Jonathan Bateman / Herald file photo
Despite close shots on goal in the second half, Mary Lesbirel ’12 was unable to beat one past the Penn goalkeeper.
Editorial & Letters The Brown Daily Herald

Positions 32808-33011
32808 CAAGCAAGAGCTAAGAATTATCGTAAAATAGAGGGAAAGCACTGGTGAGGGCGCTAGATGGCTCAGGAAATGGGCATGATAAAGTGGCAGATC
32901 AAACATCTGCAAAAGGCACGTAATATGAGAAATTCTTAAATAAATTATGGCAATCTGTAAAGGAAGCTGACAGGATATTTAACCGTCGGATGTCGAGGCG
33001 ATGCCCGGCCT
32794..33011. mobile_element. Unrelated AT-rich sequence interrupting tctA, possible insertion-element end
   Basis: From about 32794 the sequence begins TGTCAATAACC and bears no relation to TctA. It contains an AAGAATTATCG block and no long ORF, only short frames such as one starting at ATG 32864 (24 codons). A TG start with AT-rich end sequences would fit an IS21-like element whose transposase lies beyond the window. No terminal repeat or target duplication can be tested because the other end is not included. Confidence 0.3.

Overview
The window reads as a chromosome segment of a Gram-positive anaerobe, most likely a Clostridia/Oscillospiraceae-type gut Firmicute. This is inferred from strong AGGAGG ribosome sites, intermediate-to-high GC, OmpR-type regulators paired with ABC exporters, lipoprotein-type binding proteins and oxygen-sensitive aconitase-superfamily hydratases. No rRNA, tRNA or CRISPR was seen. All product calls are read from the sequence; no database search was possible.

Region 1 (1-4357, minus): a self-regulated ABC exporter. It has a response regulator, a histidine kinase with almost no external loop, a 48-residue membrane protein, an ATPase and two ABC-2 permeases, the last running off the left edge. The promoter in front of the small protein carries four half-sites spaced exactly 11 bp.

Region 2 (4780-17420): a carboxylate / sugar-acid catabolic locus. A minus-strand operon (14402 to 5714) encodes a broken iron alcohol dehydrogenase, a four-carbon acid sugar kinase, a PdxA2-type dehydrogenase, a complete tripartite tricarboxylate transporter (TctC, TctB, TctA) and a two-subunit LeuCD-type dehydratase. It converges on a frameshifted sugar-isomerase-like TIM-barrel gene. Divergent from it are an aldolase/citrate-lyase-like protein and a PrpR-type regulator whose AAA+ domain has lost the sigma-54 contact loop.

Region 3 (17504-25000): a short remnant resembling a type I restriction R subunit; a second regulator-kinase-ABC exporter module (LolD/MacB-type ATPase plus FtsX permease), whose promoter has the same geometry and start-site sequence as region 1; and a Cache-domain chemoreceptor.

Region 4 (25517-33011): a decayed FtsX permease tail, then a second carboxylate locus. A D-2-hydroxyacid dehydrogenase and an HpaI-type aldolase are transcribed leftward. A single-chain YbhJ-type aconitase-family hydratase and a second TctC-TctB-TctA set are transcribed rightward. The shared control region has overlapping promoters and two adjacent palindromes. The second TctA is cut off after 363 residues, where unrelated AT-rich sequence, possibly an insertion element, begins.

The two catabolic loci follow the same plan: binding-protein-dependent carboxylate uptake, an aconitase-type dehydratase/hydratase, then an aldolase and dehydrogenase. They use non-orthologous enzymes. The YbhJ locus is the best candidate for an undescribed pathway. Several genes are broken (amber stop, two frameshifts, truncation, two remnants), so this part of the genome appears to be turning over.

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Privacy in giving Brown students consistently rank among the happiest in the nation, so it’s no surprise that when the senior class gift campaign rolls around, many soon-to-be graduates are glad to donate. But things aren’t so nice and simple at some of Brown’s peer institutions — a few of last year’s seniors at Cornell and Dartmouth had their privacy violated during those schools’ senior gift drives. Fortunately, seniors at Brown can rest assured that their decisions about whether and how much to give will be treated as private information. According to a recent article in the Chronicle of Higher Education, student volunteers assisting with the fundraising drives at both Cornell and Dartmouth were given lists of their peers who had not yet made a donation. The article notes that the holdouts were subjected to a barrage of calls and e-mails. At Cornell, at least one volunteer sent out a mass e-mail listing those students who had not yet contributed. And at Dartmouth, the lone holdout in the class of 1,123 students was called out by name in a popular blog for Dartmouth students. The single student was criticized because the Dartmouth class of 1960 had promised to give $100,000 if the class of 2010 achieved a 100 percent donation rate, the Chronicle reported. (When the single student refused to give in, the class of 1960 ended up giving the money anyway). Frankly, we don’t care how much in possible matching funds is at stake — it’s wholly